And I’m saying it is good. Like that part about. Tobacco use there’s like a community part of it. There’s like a break. You go outside, you make friends with people who are just walking down the street, who are at the bar, you know? And like those interactions there’s something really , wonderful about that. I don’t know where else that, that exists , just like it’s effortless, , there’s like this shared understanding that happens, you know? Like the mutual aid of cigarettes. like, you could be walking down the sidewalk and just ask someone for a cigarette. And then if you see someone smoking or ask them for lighter, and people will just say, yeah, or people will say like, no, sorry, I’m out. But I get it. You know? And it’s like this really casual I don’t know, again, there’s something about it that I, I really had never observed or experienced before in that, way. And it’s a thing that happens like several times a day, depending on someone’s, smoking habit, the frequency, I don’t know. That makes sense to me.
Tad: Yeah. I mean, it’s interesting because, \ , since I switched to vaping, those encounters have, , dwindled and they, occur less and less. And when I’m around a bunch of people smoking cigarettes, , I do feel ostracized slightly.
If I were to place myself in, , someone’s shoes who was around me, I would feel that, oh, this person thinks that they’re better than me or. That they’re being healthy and I’m not, and they’re participating in the oppression that I feel.
Nicki: That’s interesting. Yeah, because, gosh, you know, the messiness and that’s like, what I’m really interested in talking about today is the mess
Tad: oh, and it’s, it’s a huge mess.
Nicki: yeah. Smoking cessation is a part of the smoking industry and like the really like.. Messy web of social norms and practices and, financial incentives.
Tad: Because smoking cessation is also a part of the pharmaceutical industry.
Nicki: Yeah. Right. , there’s so many directions I could go in in this moment but the mess of that, right? like there’s this, tiering that happens and like, I don’t know if the word hierarchy is one I wanna use, but the word used as oppression, participating in the oppression of it. , can you expand a little more on that? Open that up a little bit? Hmm.
Tad: and just to be perfectly clear, I don’t think smoking or vaping is healthy or a very smart decision to start doing. , but for those who are already dependent on nicotine and obtain it through smoking or chewing or vaping, they, at least in my experience feel shame pretty much every day, and that is internalized and that can really affect, mental health.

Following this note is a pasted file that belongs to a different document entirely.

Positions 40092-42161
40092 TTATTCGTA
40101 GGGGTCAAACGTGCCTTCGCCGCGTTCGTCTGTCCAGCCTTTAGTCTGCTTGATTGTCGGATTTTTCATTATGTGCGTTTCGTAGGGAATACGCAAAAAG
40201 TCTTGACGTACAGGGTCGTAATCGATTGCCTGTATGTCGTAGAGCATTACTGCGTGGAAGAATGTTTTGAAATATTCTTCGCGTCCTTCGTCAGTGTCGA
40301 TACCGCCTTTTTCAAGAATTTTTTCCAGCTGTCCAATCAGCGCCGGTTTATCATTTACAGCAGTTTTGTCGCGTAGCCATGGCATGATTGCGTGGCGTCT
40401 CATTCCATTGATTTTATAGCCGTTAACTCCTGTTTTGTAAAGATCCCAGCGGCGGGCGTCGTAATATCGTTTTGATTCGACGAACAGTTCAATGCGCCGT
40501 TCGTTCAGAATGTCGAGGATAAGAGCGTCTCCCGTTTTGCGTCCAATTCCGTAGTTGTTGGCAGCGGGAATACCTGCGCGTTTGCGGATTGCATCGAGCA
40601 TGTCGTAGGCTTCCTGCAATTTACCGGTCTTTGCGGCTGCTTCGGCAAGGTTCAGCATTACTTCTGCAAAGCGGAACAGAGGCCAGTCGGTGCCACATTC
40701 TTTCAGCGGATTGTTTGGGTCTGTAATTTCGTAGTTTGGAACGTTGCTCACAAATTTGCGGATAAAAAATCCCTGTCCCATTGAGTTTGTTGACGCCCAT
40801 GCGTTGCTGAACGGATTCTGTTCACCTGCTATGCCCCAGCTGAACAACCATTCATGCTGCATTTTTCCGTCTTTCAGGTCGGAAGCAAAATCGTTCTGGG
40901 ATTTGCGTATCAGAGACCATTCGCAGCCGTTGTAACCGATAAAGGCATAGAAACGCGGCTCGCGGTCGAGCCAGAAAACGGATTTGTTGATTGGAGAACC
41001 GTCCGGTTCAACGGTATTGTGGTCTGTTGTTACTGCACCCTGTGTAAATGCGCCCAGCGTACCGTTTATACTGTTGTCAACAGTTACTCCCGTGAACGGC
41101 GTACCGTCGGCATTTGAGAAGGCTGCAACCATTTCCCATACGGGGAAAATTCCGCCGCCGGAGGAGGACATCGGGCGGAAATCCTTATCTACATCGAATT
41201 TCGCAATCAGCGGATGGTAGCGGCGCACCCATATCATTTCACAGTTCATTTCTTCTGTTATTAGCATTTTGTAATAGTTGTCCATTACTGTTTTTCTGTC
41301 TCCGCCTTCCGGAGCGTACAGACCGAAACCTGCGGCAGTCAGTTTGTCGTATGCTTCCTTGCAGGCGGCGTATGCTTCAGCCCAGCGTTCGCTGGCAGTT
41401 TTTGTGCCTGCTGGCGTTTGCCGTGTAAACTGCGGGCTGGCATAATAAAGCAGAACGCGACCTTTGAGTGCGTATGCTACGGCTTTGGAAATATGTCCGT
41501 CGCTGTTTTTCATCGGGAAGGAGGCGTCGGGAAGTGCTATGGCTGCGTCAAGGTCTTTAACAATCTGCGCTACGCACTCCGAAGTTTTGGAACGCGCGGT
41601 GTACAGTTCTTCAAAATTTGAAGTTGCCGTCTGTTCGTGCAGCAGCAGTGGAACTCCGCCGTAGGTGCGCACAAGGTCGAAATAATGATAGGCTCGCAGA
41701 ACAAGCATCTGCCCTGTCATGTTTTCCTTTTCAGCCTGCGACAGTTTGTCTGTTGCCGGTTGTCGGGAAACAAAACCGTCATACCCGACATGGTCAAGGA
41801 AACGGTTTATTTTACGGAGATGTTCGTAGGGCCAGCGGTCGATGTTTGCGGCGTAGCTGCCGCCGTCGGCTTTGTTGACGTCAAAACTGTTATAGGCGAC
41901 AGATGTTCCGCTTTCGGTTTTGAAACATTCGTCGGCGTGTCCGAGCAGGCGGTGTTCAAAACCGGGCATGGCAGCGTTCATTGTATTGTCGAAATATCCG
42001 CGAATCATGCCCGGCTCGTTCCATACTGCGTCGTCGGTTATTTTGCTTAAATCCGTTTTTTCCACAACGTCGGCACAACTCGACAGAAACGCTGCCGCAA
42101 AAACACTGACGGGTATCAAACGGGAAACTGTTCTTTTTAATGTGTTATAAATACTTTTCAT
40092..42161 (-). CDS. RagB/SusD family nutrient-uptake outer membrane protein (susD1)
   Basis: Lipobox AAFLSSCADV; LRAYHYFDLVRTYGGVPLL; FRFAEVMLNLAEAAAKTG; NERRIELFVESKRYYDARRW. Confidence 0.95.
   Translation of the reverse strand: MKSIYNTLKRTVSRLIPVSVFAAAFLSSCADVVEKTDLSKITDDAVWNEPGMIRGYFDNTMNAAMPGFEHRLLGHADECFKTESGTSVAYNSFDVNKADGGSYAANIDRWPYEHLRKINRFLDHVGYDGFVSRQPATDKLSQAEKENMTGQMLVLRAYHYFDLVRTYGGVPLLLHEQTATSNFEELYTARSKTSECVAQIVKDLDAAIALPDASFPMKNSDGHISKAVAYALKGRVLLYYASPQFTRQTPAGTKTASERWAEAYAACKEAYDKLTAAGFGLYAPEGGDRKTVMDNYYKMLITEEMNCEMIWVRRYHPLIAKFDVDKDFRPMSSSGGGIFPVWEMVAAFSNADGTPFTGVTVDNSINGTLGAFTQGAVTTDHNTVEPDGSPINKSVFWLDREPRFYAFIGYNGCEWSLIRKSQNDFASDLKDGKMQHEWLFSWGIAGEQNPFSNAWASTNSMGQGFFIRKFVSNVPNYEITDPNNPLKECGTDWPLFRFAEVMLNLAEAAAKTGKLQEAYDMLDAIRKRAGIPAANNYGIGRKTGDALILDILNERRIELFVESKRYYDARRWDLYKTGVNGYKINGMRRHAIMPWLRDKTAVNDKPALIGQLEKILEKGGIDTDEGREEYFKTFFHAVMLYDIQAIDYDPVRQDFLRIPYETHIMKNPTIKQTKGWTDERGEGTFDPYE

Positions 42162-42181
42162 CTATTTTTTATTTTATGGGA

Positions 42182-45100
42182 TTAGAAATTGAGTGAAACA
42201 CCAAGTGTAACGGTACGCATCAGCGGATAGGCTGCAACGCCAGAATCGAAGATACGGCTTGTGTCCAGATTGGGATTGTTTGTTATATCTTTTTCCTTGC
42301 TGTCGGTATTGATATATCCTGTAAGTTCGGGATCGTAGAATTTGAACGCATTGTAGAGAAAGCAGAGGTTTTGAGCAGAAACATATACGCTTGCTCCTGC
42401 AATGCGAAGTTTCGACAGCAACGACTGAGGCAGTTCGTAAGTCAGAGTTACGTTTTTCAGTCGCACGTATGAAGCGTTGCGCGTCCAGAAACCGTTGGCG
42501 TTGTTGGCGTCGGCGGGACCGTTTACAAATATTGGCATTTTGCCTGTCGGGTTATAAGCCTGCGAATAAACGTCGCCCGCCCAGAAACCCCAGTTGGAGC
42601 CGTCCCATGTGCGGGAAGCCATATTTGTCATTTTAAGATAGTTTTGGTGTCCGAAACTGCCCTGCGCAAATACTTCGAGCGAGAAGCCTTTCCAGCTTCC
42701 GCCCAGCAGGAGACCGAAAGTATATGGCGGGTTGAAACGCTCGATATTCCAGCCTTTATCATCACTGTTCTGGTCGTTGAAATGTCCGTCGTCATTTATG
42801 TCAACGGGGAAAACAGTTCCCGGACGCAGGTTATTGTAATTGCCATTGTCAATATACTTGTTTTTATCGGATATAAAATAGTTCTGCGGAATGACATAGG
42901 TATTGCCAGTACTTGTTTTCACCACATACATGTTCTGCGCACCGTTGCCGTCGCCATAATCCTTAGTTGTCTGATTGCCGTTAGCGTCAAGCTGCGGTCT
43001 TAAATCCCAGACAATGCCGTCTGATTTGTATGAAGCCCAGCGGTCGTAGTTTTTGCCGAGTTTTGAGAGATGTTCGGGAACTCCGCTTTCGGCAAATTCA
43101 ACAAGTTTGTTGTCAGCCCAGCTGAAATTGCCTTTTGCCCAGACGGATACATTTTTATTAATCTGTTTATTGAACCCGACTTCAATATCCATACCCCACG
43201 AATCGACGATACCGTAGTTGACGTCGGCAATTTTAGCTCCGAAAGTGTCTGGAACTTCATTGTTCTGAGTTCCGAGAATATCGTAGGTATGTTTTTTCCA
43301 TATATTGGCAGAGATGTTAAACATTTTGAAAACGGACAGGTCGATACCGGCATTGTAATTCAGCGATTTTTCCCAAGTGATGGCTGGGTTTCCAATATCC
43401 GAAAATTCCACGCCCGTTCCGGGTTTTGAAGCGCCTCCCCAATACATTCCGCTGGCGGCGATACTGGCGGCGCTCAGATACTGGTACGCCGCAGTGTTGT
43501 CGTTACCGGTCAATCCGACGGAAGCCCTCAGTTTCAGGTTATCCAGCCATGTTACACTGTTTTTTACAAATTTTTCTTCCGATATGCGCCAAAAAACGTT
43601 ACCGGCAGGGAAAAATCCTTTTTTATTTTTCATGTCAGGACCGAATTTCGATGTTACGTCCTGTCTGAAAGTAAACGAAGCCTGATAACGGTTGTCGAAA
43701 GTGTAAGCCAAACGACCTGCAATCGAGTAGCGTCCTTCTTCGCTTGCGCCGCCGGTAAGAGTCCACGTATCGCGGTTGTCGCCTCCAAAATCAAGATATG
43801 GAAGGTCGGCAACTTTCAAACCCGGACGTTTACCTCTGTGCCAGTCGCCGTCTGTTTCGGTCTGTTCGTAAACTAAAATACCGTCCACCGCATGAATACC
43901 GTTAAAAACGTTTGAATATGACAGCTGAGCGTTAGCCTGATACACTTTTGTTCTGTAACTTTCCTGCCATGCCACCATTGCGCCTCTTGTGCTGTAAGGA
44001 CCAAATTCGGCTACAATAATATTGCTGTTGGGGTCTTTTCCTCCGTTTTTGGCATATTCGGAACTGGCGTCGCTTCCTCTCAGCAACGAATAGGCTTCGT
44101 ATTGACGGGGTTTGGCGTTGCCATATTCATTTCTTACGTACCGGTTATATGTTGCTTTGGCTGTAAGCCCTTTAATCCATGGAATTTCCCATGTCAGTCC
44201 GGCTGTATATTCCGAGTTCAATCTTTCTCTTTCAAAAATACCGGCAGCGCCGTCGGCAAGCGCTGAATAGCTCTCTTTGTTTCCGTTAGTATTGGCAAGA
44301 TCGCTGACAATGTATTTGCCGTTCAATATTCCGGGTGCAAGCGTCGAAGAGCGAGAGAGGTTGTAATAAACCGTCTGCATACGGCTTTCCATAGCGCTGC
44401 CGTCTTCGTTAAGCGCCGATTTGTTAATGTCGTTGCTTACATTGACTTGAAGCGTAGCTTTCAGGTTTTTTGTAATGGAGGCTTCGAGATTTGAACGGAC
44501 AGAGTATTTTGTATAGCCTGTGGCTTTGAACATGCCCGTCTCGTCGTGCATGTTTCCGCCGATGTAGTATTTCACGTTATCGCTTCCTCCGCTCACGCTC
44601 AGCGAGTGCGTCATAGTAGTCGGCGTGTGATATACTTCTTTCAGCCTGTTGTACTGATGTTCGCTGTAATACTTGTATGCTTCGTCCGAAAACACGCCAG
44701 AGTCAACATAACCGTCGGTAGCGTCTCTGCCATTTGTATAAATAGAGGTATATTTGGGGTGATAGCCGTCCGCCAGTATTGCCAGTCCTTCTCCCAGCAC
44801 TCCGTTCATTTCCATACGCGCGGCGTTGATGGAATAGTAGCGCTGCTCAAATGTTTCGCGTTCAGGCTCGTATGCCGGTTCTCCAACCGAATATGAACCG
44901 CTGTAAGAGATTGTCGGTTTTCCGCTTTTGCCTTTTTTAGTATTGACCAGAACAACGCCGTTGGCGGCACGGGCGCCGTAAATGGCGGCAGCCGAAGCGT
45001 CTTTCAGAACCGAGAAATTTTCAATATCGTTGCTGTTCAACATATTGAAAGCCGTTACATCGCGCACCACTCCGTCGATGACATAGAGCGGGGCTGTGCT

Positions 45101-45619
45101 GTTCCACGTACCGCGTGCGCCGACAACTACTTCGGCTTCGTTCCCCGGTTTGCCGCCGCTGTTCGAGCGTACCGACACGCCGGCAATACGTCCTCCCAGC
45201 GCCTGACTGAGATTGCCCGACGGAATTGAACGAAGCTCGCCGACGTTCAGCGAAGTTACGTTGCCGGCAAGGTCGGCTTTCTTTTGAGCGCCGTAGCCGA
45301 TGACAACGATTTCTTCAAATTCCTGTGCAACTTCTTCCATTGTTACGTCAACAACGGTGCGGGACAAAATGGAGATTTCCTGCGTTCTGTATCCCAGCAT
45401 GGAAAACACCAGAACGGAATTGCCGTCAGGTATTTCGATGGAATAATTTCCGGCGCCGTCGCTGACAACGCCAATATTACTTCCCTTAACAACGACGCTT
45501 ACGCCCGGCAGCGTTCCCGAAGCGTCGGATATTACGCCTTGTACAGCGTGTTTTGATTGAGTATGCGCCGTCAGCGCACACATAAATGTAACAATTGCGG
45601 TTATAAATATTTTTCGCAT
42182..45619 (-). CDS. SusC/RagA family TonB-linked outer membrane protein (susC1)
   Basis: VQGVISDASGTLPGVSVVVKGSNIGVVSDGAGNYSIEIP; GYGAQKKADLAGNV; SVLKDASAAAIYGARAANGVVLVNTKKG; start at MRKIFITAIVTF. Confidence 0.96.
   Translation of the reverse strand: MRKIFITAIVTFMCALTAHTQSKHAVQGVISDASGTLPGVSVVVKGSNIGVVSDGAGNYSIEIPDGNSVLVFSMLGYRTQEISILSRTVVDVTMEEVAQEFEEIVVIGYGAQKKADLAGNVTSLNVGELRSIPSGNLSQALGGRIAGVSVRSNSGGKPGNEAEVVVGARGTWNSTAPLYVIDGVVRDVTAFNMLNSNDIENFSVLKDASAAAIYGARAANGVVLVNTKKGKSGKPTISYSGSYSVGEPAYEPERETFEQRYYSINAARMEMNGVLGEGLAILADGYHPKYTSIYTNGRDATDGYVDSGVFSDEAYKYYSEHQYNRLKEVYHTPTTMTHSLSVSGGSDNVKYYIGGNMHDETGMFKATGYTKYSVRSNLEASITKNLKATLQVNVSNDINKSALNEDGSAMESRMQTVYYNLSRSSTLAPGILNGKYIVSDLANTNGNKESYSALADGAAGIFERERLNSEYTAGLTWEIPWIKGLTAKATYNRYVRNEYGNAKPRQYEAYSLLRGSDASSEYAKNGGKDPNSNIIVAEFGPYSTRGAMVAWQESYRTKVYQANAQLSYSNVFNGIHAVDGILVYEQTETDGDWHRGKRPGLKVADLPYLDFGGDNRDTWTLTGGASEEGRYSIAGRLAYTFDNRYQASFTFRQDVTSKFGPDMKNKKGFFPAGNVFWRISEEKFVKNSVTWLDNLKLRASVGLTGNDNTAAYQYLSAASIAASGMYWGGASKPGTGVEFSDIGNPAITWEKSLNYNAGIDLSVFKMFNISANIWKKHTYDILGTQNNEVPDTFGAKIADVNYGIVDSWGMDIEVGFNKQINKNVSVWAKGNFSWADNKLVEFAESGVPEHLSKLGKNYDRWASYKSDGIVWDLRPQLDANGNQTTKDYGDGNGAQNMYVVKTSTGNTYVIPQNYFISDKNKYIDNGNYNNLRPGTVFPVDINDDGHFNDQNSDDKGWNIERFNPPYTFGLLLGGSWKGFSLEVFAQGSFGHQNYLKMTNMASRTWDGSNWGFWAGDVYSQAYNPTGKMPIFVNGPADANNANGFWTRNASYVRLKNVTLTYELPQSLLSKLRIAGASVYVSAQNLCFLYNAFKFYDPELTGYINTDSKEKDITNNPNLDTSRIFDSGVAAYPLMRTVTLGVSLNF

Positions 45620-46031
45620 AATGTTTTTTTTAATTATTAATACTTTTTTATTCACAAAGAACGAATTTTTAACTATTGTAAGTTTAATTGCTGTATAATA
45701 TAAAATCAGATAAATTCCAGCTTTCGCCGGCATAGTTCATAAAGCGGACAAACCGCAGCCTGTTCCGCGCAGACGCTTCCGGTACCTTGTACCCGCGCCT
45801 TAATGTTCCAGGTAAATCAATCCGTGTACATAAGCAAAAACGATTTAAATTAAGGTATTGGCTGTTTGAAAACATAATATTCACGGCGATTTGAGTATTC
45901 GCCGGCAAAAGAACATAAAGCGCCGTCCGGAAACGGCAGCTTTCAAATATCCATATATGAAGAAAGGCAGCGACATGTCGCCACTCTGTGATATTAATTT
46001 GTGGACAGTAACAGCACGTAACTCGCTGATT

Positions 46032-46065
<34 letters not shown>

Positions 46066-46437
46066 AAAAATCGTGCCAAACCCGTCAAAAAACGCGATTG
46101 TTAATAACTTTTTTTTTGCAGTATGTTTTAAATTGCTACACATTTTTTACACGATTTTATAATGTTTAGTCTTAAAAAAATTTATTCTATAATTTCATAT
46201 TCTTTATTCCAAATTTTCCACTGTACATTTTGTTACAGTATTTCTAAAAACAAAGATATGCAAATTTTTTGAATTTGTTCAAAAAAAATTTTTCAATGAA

It can affect, , the decisions that they make every day. and it can also deepen your dependence on nicotine, in the first place.
Tad: So I feel like that there’s this sort of tack. At least American society has taken when dealing with, , the problem of nicotine dependence, , that is counterproductive.
And I, feel like, the actions that we take are not helping people break their nicotine dependence and are negatively impacting those who are currently dependent on nicotine.
Nicki: you used e-cigarettes as a way to manage. Nicotine addiction
Nicki: . What does that look like for you? Cuz you’ve tried to quit smoking so many times and I’ve been there,
God, it’s so painful, it’s so painful and it’s expensive.
Tad: Oh yeah.
Nicki: And like smoking already is a thing that once you get addicted to smoking and I don’t think people who are non-smokers realize this the way that nicotine dependence or addiction gets talked about is like, , , there’s all these things you can do, you know, like, oh, there’s all these options out there. , just pick one. , I think you’ve done them all. ,
Nicki: you know, there’s medication, there’s gum there’s, whatever. And like buying cigarettes is sometimes less expensive than buying cessation, stuff
Tad: Oh, it always, is it always.
Nicki: and it’s also socioeconomic impact of this, because if you don’t have the money to like buy Ette gum, which is , you know, God, how fast you go through that stuff. , and it’s like, if you already are like crunching numbers on, , what it is just cost of living like buying food, cigarettes also have this effect of suppressing appetite and they keep you awake.
So you can like do more things. So it’s just like, oh, the thing that’s helping me like get through , the work day and also, helping me stretch my dollars between , food I buy, this thing also helps that happen. And if I don’t have that anymore and I already am paying for Nicker at gum or like medication, if you happen to have health insurance, you know, and that can pay for, cessation care. , it increases , the burden, the financial burden. Right.
Nicki: so now me rounding back to your experience , and history with trying to be in control of your relationship with nicotine, , and like finding a delivery system because. , shaking that is, really difficult. And there’s like all of the research that shows how hard it is to deal with that. , , , how did you find . E-cigarettes ? And like, how does that help you? Or how do you use that nicotine addiction? Hmm.